In a survey done by Charles Schwab in 2020, respondents reported that relationships were the most important factor in their overall happiness. A total of 39% of respondents ranked relationships as the top driver of overall happiness, compared with 27% reporting health, 17% money, 14% lifestyle and 3% career.[i] According to the CDC, when people are socially connected and have stable and supportive relationships, they are more likely to make healthy choices and to have better mental and physical health outcomes. They are also better able to cope with hard times, stress, anxiety and depression.[ii]
The Power of Relationships
Even though many people isolate themselves when they are sad or facing tough times, being with other people will almost always make us feel better. For most people, the quality of our relationships has the most important effect on our happiness, according to research. By creating a sense of belonging and meaning, several of our most fundamental needs as human beings are met.
Laurie Santos, professor at Yale University, related “When psychologists Ed Diener and Marty Seligman looked at people who scored in the highest 10th percentile on happiness surveys, they discovered that there was one activity that set happy people apart from the rest of us—happy people were more social. The results were so strong that these researchers deemed being around other people as a necessary condition for high happiness.[iii] Researchers also have discovered that people’s happiness increases when they focus on others through random acts of kindness, volunteering, checking in with friends who are struggling or donating to worthy causes. Doing kind things for others is very effective in increasing our well-being.
The Importance of Social Connection
“Here’s the most fundamental finding of happiness economics: The factors that most determine our happiness are social, not material…. Social connectedness is the most important of all the variables which contribute to a sense of wellbeing in life. And that is true at any age,” said Jonathan Rauch, author of The Happiness Curve.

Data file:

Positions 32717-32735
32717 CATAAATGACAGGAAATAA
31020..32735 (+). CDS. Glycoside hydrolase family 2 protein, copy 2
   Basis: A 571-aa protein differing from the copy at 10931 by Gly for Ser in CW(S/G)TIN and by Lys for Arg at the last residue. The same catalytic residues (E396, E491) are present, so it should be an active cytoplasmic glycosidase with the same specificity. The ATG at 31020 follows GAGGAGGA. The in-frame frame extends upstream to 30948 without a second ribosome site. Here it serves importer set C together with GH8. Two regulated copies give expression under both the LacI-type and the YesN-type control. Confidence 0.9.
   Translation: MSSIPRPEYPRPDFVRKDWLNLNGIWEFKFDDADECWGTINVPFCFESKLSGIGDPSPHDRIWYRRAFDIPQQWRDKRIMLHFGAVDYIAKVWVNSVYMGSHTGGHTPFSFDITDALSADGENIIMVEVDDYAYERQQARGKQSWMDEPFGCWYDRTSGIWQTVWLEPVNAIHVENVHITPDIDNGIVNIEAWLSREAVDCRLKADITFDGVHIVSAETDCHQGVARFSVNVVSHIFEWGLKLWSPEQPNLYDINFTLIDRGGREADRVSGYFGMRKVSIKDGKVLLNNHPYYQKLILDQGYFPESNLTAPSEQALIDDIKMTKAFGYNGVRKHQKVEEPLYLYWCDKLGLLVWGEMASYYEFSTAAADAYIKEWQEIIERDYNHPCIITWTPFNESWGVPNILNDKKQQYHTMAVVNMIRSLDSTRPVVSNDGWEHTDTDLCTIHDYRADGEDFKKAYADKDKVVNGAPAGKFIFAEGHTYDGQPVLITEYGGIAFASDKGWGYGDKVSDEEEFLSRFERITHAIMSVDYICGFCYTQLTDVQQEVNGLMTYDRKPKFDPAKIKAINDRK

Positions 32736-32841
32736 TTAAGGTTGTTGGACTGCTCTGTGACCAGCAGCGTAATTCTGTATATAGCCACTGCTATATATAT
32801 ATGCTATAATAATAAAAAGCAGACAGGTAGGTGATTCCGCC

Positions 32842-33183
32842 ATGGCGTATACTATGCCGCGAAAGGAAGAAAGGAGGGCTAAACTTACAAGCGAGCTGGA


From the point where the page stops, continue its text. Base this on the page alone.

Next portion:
Social connectedness includes having a variety of relationships with others. Several close relationships give more positive effect than multiple superficial connections. Having meaningful and regular social interactions provides a sense of support from friends, family and community members. In the veterinary profession, this often involves a group of peer veterinarians who meet regularly to share stresses as well as successes. Belonging to a group is one of the needs in Maslow’s Hierarchy of Needs, and it is right after basic life necessities like food and shelter in importance. Having close bonds with others allows a person to feel loved, valued, cared for and appreciated. By having multiple avenues for support, people can thrive more readily. People with stronger social bonds have a 50% increased likelihood of survival than those who have fewer social connections.
How to Increase Social Connections as an Equine Veterinarian
It can be hard for busy veterinarians to increase their social connections, especially if they are a solo practitioner or work excessive numbers of hours. Exhaustion limits the possibilities. Reaching out through regular monthly meetings of an emergency coalition or networking group can be a strong source of support and connection. Creating boundaries around your work life can create space to spend more meaningful time with family and friends. Joining a club or group, or taking a class related to an outside interest (pottery, volleyball) can offer the opportunity to meet other people outside of the horse world, which helps remind you that you are a person outside of veterinary medicine. Becoming involved with a community group or professional organization can be meaningful to make a positive difference as well as foster new relationships. As hard as it can be to make new adult friends, expand your social network by connecting with people you meet and inviting them to share an activity. Get to know your neighbors and maintain connections with distant friends by a regular text or phone call.
With social connections being such an important part of a healthy, happy life, you must not neglect them. Life is precious and fleeting—not only will maintaining loving connections nourish your life satisfaction, but it will help you avoid regrets as people inevitably leave us through death or decline.